One of Zimbabwe's few-hundred remaining commercial farmers has been beaten to death after being warned to leave, according to sources at the Commercial Farmers Union. The dead farmer, Peeter Siverton, was planning to leave the farm for his own safety.
The 71-year-old Peeter Siverton lived on his own, and grew his last crop in April 2003. His children said he was under continuing threat from new neighbors and government officials who have taken over all the farms in the area known as Sherwood Block in central Zimbabwe. They said Mr. Siverton was preparing to leave his home for the relative safety of Harare.
He was beaten to death and his body was stuffed into an ant hole on his land. Police say they are investigating Mr. Siverton's death as murder, but say it was not politically motivated.
But most farmers who have survived the four-year purge of white farmers say they live in daily fear of violent eviction or worse.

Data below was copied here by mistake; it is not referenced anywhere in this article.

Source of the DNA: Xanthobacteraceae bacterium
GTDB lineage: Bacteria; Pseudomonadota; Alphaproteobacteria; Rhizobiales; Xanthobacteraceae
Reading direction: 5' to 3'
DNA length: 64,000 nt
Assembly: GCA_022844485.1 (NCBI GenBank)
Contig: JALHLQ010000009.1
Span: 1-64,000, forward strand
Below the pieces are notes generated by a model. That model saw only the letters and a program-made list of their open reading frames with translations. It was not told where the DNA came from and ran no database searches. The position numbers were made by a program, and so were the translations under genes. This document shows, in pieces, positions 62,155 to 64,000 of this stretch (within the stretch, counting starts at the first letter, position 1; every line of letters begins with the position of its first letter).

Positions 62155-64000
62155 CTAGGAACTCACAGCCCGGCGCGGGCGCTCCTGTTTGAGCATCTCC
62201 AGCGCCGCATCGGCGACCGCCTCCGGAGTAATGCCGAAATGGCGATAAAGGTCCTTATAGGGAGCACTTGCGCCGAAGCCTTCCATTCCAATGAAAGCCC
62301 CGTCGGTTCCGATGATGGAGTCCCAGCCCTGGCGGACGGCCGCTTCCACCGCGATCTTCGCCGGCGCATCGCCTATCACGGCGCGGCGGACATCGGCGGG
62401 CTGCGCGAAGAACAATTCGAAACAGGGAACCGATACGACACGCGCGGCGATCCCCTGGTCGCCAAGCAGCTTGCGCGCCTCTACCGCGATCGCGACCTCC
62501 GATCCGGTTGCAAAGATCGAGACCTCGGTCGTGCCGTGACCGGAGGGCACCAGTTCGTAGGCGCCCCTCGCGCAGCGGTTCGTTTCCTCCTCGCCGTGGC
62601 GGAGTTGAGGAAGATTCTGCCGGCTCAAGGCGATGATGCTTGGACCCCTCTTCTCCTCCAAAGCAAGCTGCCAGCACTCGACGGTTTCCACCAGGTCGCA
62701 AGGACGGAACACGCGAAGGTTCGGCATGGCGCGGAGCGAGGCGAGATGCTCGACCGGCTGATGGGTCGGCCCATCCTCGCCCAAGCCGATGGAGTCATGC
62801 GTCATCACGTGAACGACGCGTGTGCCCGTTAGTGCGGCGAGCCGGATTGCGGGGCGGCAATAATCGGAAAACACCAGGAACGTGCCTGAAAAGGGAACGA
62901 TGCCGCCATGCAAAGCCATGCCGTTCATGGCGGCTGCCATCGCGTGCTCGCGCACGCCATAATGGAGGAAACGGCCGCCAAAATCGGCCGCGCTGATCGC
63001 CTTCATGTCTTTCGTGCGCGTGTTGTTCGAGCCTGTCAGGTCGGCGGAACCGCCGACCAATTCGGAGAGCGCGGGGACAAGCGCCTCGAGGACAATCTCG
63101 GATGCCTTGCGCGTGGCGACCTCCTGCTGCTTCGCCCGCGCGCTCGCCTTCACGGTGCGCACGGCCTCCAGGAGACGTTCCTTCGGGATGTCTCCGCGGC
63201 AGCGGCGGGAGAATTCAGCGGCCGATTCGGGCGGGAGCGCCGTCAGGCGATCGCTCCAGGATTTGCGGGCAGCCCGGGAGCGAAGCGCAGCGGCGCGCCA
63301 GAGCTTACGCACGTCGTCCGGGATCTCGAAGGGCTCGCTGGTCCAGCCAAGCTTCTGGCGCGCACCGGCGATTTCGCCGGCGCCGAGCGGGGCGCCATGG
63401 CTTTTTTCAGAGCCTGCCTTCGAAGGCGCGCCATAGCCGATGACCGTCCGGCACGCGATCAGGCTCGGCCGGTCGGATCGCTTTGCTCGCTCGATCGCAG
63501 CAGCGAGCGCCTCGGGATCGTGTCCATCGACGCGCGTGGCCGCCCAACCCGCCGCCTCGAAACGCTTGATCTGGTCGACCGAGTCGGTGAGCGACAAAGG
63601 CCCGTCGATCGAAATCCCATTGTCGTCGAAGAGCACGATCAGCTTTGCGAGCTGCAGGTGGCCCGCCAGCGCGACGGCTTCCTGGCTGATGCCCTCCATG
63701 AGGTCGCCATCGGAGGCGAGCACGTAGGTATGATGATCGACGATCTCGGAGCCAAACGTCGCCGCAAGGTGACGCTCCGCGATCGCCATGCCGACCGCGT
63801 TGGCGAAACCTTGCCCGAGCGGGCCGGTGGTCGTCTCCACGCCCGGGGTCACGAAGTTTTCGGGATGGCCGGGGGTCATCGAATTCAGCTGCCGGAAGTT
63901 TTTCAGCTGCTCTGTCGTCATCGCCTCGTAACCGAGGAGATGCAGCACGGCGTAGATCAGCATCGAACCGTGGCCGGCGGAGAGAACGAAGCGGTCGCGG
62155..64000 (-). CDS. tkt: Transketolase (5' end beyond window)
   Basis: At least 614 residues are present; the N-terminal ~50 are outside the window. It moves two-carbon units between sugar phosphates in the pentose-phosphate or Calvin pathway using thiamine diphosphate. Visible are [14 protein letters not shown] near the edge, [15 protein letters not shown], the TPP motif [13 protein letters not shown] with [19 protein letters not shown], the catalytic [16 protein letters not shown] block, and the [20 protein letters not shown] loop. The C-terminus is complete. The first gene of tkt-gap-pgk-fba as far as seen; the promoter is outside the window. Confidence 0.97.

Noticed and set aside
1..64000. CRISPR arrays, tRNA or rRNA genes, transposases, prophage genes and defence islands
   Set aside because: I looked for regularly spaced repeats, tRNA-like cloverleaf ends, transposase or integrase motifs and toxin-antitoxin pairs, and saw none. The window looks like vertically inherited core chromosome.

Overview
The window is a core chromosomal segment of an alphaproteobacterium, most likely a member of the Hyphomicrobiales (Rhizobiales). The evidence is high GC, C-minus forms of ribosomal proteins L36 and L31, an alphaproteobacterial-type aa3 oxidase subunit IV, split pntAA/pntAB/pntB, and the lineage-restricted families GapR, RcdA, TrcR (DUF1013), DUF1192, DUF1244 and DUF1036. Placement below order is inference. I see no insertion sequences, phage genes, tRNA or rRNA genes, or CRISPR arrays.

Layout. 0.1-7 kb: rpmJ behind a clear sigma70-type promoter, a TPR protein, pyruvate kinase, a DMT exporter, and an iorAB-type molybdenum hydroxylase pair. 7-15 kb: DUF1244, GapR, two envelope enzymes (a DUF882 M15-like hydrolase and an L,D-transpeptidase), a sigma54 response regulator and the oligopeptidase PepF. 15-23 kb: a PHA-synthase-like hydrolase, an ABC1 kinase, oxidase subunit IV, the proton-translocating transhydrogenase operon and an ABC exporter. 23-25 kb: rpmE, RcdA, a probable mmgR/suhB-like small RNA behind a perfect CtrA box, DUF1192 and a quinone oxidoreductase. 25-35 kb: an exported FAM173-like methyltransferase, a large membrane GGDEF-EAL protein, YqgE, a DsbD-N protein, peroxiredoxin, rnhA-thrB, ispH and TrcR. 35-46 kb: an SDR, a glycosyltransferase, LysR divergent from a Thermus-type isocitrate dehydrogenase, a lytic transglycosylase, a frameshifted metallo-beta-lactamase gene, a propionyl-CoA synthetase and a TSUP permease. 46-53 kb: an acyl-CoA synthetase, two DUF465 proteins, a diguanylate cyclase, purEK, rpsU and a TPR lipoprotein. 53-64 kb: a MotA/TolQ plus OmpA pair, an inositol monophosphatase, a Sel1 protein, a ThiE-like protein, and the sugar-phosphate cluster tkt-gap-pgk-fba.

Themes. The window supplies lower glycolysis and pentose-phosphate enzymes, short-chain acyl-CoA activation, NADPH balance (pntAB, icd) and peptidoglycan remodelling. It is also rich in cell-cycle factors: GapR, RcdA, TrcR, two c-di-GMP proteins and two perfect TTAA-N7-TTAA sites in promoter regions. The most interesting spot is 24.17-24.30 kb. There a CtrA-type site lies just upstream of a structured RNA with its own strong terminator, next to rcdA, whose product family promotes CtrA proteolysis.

A source who asked not to be identified for fear of retribution said in the past three weeks, some of Zimbabwe's top political officials have visited farms of their choice, and have given notice to the owners to leave. Among the visitors, the source said, was General Vitalis Zvinavashe, the recently retired head of Zimbabwe's defense forces. He is widely tipped by political commentators to be the front-runner to replace President Robert Mugabe when he eventually steps down.
The source said General Zvinavashe arrived on a farm 40-kilometers north of Harare last Friday and gave the owner until June to pack up and leave his farm. He also warned the farmer that, if this became public, he would confiscate all the corn the farmed had planted.
Several other political leaders, who had not taken farms up to this point, also have been reported to have visited white-owned farms and served similar ultimatums on the owners.
The Zimbabwe Tobacco Association, whose membership has dwindled to a third since the beginning of land seizures nearly four-years ago, said most of its members are not planning to grow a crop next season. Tobacco exports used to earn 40-percent of Zimbabwe's foreign currency.